Cooper (1971), Lizondo and Montiel (1989), Kamin and Roger (2000) and Bird and Rajan (2004) put emphasis on that real devaluation in domestic currency through balance sheet effect channel affect aggregate demand. Currency devaluation will increase the value of foreign liabilities in domestic currency, which will induce a rise in cost of external servicing debt in terms of domestic currency, because foreign currency is relatively more valuable than domestic currency after real devaluation. Consequently, devaluation tends to deteriorate the net wealth of balance sheet for a country with large external debt, which gives rise to balance-sheet adjustment. On the ground that the government expenditure will decrease in response to negative effect caused by devaluation. Therefore, aggregate demand and output tend to reduce.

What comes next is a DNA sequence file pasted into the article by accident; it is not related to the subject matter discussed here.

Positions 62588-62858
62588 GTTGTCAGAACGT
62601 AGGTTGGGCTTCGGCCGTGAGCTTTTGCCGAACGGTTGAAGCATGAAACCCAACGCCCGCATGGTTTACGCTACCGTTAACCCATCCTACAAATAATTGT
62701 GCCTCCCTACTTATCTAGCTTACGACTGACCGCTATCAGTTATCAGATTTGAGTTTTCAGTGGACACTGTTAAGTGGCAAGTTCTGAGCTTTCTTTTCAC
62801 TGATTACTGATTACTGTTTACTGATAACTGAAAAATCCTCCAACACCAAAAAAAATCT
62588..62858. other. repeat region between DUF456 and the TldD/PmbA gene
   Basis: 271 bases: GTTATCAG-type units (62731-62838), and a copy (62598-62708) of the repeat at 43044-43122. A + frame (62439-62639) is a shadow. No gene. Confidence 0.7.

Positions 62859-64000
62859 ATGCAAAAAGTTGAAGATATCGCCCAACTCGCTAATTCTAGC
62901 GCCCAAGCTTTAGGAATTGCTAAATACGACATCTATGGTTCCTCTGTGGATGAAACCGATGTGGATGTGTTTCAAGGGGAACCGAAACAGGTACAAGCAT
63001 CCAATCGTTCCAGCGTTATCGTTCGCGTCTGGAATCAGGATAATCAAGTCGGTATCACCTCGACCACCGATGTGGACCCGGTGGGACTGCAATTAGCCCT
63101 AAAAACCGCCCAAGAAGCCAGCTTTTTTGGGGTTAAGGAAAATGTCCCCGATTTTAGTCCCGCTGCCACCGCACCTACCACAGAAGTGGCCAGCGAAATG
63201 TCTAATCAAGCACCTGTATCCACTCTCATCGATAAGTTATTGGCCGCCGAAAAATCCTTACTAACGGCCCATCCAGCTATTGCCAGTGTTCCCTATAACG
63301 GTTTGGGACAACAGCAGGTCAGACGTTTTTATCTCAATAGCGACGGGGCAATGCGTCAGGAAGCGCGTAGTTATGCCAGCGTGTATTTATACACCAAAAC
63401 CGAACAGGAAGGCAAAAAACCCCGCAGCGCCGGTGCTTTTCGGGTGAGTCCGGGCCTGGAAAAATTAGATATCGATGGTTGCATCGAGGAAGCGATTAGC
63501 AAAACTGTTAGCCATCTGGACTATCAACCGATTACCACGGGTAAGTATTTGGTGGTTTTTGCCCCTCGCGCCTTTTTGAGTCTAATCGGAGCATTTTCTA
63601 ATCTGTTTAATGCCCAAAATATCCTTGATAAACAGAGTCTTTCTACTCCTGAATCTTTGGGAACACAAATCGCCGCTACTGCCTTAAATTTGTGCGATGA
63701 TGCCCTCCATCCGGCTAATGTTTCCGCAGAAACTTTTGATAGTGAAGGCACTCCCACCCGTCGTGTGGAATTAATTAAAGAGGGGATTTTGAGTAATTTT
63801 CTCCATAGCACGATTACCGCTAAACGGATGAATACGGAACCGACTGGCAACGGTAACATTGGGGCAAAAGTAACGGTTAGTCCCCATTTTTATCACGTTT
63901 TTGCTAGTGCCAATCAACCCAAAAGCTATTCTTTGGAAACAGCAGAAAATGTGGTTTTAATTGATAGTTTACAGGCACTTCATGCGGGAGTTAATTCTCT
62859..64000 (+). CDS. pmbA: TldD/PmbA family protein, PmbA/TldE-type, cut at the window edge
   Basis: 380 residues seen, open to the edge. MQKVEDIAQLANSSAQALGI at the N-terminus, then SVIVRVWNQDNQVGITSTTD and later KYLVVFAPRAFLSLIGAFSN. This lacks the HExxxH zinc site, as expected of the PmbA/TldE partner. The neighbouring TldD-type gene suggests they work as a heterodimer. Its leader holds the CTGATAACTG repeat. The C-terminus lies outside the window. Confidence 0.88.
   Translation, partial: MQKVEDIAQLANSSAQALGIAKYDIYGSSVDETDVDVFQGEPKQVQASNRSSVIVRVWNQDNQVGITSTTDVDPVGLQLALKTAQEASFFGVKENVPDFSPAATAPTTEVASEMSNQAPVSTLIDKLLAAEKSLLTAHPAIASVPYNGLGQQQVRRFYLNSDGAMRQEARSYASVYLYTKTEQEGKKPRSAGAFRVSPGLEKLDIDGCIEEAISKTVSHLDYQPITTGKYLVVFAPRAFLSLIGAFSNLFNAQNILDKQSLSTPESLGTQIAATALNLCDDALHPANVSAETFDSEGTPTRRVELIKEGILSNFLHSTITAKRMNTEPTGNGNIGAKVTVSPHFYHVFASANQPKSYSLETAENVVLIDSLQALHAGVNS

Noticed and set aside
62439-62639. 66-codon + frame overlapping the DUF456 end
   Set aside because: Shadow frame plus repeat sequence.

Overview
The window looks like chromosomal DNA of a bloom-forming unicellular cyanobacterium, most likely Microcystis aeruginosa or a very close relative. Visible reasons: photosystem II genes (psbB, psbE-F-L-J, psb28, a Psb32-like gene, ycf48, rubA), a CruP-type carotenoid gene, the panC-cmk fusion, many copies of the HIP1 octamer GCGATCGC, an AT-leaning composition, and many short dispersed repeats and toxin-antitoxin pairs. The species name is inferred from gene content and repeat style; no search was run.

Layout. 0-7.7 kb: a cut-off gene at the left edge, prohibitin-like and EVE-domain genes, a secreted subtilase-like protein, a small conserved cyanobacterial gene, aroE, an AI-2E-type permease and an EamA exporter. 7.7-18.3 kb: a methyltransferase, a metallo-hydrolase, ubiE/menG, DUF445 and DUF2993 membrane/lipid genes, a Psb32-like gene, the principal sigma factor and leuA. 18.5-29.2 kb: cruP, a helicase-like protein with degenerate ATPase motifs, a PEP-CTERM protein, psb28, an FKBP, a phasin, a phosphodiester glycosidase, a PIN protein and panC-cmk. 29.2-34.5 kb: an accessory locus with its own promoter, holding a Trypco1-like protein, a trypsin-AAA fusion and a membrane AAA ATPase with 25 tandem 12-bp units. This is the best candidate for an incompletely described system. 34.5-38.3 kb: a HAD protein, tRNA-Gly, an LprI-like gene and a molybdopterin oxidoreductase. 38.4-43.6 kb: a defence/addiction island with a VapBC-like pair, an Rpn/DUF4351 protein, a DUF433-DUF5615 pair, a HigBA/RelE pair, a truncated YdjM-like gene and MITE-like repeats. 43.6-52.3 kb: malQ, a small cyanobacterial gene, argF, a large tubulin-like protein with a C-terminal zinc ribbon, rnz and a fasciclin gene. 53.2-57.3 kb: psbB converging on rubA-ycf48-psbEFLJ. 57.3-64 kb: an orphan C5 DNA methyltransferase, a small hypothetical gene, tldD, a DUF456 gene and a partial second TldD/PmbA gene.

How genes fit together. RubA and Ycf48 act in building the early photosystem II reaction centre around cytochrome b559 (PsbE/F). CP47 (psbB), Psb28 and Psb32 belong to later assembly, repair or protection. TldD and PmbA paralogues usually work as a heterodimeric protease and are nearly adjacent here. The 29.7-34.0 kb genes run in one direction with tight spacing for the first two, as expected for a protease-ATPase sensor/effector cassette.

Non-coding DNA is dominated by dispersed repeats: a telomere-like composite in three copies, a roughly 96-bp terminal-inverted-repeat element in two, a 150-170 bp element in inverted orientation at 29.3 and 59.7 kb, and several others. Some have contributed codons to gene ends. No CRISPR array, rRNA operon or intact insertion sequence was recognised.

Bahmani-Oskooee et al. (2002) and Kim and Ying (2007) stress that the devaluation caused by speculative attacks will give rise to uncertainty, such as the loss in accessibility to capital markets, which can weaken and harm the confidence of consumers. Devaluation may temporarily increase the expected inflation rate and expected nominal interest rate, because price adjustment to the new steady-state value is not immediate following the devaluation and it takes time for the process of price adjustment, thereby lowering and weakening investor confidence (Copelman and Werner, 1996; Narayan and Narayan, 2007; Kamin and Roger, 2000). The decreased consumer confidence and investor confidence will ultimately lead to drop in consumption and investment component as a consequence of devaluation and thus reducing aggregate demand and output.
for a country in face capital outflow due to the possibility of being short of foreign reserves, since it plays essential role in maintaining stability of nation’s economy, thereby reducing aggregate demand.
In addition to the demand side channels mentioned above, supply side channels are also taken into account by the New Structuralist economists through which devaluation can exert contractionary effect on real output growth. The supply side channels are given in the following: